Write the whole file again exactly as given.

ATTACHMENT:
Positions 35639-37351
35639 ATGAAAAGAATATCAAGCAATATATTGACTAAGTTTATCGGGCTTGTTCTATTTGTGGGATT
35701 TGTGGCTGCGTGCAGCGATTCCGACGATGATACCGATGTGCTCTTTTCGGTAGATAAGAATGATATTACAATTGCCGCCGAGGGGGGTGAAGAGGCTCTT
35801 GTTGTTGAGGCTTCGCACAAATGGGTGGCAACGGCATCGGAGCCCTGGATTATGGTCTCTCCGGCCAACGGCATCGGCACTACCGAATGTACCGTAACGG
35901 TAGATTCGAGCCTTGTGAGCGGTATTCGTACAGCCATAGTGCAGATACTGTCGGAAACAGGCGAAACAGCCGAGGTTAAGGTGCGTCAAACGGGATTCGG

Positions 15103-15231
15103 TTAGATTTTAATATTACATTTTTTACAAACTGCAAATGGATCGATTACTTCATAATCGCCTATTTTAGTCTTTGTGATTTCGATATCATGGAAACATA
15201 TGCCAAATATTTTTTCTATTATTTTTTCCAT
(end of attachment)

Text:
Positions 35639-37351
35639 ATGAAAAGAATATCAAGCAATATATTGACTAAGTTTATCGGGCTTGTTCTATTTGTGGGATT
35701 TGTGGCTGCGTGCAGCGATTCCGACGATGATACCGATGTGCTCTTTTCGGTAGATAAGAATGATATTACAATTGCCGCCGAGGGGGGTGAAGAGGCTCTT
35801 GTTGTTGAGGCTTCGCACAAATGGGTGGCAACGGCATCGGAGCCCTGGATTATGGTCTCTCCGGCCAACGGCATCGGCACTACCGAATGTACCGTAACGG
35901 TAGATTCGAGCCTTGTGAGCGGTATTCGTACAGCCATAGTGCAGATACTGTCGGAAACAGGCGAAACAGCCGAGGTTAAGGTGCGTCAAACGGGATTCGG

Positions 15103-15231
15103 TTAGATTTTAATATTACATTTTTTACAAACTGCAAATGGATCGATTACTTCATAATCGCCTATTTTAGTCTTTGTGATTTCGATATCATGGAAACATA
15201 TGCCAAATATTTTTTCTATTATTTTTTCCAT